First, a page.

Nick Dearden and Joe Zacune, The Electronic Intifada, 22 March 2005Frequently in the global economy, it seems that corporations are able to get away with activities which would see an individual locked up in the Hague for decades.
Take the case of Caterpillar. Without selling a single bomb, gun or F16 fighter, Caterpillar has been supplying the Israeli military with its “key weapon”, in the words one Israeli commander, in its illegal and brutal occupation of Palestine. In the words of the United Nations Special Rapporteur on the right to food, Caterpillar’s D-9 bulldozers have been responsible for destroying “agricultural farms, greenhouses, ancient olive groves.. numerous Palestinian homes and sometimes human lives”.
The toll of human lives destroyed with these machines is truly horrifying. During the last 4 years the Israeli army has flattened over 4,000 homes – rendering tens of thousand homeless, traumatised and impoverished. Israel claims that these demolitions are punitive actions against suspected terrorists. While such punishment is anyway illegal under international humanitarian law, a recent report by Israeli human rights organisation B’Tselem found that in half of all cases there was nothing linking the houses to terrorism.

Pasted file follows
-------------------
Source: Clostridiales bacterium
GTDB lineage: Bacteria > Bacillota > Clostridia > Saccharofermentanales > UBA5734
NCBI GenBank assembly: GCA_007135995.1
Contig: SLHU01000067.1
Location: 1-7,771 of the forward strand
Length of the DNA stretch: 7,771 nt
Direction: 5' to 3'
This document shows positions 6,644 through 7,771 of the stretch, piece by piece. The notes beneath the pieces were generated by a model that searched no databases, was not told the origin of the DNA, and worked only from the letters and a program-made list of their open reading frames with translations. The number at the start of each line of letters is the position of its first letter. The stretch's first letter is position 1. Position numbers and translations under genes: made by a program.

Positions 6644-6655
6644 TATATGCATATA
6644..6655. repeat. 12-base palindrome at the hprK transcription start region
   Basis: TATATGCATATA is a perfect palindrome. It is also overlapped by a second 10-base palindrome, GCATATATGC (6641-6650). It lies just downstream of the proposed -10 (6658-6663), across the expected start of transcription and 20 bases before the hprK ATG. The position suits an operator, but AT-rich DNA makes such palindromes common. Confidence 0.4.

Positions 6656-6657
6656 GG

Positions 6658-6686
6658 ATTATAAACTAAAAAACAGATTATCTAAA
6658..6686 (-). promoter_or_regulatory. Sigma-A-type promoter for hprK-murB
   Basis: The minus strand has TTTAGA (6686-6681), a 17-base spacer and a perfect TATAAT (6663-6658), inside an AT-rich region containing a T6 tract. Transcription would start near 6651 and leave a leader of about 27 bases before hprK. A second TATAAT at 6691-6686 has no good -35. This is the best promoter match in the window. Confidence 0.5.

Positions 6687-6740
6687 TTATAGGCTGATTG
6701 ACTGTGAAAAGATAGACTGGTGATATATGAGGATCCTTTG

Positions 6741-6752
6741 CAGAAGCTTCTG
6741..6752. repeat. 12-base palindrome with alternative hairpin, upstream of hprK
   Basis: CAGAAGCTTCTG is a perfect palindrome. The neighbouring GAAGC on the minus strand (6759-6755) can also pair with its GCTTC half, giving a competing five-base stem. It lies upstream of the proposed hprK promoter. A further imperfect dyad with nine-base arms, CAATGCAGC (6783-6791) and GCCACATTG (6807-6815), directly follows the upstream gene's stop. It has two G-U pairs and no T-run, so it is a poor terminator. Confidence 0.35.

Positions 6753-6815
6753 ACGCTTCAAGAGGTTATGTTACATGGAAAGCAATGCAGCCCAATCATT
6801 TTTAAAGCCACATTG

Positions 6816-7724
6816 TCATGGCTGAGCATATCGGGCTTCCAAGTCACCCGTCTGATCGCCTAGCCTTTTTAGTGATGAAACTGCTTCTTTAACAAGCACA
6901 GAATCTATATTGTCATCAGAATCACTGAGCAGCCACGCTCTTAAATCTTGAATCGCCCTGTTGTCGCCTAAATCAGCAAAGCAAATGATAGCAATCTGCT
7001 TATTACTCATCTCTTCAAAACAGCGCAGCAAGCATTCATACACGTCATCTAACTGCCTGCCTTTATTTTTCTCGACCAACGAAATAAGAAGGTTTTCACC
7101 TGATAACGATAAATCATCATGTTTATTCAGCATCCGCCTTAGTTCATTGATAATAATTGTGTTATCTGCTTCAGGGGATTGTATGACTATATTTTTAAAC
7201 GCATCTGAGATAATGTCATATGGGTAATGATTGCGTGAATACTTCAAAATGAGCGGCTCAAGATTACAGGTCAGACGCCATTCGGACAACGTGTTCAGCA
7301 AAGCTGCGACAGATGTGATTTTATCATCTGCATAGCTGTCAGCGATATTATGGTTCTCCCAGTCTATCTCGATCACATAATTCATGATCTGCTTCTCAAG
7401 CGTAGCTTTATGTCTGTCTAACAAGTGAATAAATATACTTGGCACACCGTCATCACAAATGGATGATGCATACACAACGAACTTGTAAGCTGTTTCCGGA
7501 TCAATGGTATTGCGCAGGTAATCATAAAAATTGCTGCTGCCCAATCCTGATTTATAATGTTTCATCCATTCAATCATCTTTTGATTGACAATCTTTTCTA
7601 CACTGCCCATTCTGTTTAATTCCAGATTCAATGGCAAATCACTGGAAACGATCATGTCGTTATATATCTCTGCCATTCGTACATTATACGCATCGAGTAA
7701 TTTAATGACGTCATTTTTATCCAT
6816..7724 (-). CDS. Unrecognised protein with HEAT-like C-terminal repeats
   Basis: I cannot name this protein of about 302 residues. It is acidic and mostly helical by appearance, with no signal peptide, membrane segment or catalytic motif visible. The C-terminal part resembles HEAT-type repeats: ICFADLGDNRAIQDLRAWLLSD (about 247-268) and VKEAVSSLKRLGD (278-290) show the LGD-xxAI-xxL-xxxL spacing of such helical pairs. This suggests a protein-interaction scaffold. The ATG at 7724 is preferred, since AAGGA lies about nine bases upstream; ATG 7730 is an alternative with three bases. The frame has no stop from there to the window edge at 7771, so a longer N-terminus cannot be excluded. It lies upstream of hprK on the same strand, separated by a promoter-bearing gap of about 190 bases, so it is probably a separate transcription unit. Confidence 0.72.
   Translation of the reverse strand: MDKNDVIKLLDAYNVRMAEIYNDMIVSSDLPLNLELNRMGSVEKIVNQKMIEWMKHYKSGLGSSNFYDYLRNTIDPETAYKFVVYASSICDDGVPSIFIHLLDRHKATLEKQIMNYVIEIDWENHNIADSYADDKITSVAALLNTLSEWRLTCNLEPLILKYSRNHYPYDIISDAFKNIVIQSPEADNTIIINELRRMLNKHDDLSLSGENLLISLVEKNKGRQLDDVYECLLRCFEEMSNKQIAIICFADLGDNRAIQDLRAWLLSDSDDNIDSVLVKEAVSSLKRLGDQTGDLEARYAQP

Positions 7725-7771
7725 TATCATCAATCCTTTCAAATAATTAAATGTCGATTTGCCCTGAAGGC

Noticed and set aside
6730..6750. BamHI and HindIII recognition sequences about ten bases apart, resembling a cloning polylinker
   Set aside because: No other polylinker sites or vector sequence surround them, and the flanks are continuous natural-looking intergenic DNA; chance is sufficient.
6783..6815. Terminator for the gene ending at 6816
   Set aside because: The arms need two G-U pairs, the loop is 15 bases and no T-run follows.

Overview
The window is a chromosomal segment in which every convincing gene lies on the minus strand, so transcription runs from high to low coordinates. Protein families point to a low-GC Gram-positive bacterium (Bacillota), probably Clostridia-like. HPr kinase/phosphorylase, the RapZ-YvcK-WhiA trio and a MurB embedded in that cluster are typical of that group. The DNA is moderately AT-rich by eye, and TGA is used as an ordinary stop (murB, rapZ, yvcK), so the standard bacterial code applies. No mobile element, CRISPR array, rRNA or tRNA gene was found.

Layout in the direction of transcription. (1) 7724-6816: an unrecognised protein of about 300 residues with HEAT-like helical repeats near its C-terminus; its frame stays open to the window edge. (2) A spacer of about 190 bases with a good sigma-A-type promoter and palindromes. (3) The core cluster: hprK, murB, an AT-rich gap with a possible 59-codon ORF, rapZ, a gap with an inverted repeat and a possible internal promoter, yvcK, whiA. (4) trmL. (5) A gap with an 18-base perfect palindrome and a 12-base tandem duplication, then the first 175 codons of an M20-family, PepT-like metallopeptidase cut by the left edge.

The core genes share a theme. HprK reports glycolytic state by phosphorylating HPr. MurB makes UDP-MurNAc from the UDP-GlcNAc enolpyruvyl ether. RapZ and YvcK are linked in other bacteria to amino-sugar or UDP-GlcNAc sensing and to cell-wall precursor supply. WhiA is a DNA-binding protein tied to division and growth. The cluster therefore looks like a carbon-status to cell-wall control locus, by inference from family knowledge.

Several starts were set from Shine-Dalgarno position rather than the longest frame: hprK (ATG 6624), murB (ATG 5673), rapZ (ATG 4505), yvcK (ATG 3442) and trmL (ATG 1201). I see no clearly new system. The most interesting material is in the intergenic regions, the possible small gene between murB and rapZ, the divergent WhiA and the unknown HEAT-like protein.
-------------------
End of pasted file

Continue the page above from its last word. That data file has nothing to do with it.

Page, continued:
Palestinians are currently suffering from poverty levels comparable with some of the poorest parts of sub-Saharan Africa – in the words of the United Nations it bears the “effects of a terrible natural disaster”, though one created by people and politics. A key source of this poverty is the destruction of agricultural land, the only possible source of livelihood open to many Palestinians. Caterpillar bulldozers have been used to rip up extensive areas of cultivated land, destroying thousands of olive and citrus trees. The destruction of wells, storage tanks and water pumps has several limited access to drinking water.
Caterpillar’s D9 bulldozers have been the weapon of choice to carry out some of the worst human rights violations witnessed during the Intifada. In Jenin camp, home to 14,000 refugees, bulldozers were a key component of Operation Defensive Shield, the “most extensive and severe” human rights violation since 1967 (B’Tselem). Hawashin district of the camp was levelled down to the last house, with many residents given no notice of demolition. Many were buried alive, including 38-year-old paraplegic Jamal Suliman. In his mother’s words “the bulldozer wouldn’t wait even one minute so that we could take Jamal out of the house”.
During a similar raid on a refugee camp in Rafah in May 2004, United Nations Special Rapporteur on human rights John Dugard noted “Homes have been destroyed in a purely purposeless manner. Bulldozers have savagely dug up roads, including electricity, sewerage and water lines, in a brutal display of power”. In total 298 homes were destroyed in Rafah in a single month.
But perhaps the bulldozers are best described by the experiences of two young people on either side of the Occupation. Israeli Army D9-operator Moshe Nissim describes his experience of Jenin: “I had no mercy for anybody. I would erase anyone with the D9 … when I was told to demolish a house, I took the opportunity to bring down some more houses”. His unit was cited for outstanding service… [more]
A link to the “Take Action” section of this website where you can partake in the listed action initiatives ranging from sending the Caterpillar Board a letter to endorsing a Human Rights Declaration.
Note that Wednesday, April 13, 2005 is a Day of Action against Caterpillar.